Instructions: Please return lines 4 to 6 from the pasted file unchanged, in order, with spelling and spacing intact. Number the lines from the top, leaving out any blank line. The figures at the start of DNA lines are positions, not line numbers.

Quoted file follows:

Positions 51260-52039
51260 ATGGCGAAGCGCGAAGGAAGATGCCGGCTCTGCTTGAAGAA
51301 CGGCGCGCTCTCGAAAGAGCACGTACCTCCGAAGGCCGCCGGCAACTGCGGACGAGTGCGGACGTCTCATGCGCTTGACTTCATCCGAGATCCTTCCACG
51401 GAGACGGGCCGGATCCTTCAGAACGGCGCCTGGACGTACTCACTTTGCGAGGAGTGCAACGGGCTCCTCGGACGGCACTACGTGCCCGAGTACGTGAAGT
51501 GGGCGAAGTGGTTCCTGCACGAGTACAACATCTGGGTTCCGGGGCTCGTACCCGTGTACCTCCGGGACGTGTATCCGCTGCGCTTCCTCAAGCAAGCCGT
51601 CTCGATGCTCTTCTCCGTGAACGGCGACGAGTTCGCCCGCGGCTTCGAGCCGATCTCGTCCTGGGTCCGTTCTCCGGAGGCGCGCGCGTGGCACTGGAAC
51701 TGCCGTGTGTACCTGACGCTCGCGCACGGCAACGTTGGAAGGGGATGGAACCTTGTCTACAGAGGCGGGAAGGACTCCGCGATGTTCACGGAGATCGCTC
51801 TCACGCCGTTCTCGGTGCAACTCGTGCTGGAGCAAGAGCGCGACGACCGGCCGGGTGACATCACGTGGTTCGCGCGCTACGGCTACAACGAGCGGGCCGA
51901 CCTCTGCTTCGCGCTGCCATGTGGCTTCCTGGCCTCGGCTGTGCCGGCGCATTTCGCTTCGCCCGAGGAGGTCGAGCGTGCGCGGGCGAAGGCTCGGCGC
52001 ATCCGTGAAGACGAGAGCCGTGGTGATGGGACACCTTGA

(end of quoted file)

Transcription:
51401 GAGACGGGCCGGATCCTTCAGAACGGCGCCTGGACGTACTCACTTTGCGAGGAGTGCAACGGGCTCCTCGGACGGCACTACGTGCCCGAGTACGTGAAGT
51501 GGGCGAAGTGGTTCCTGCACGAGTACAACATCTGGGTTCCGGGGCTCGTACCCGTGTACCTCCGGGACGTGTATCCGCTGCGCTTCCTCAAGCAAGCCGT
51601 CTCGATGCTCTTCTCCGTGAACGGCGACGAGTTCGCCCGCGGCTTCGAGCCGATCTCGTCCTGGGTCCGTTCTCCGGAGGCGCGCGCGTGGCACTGGAAC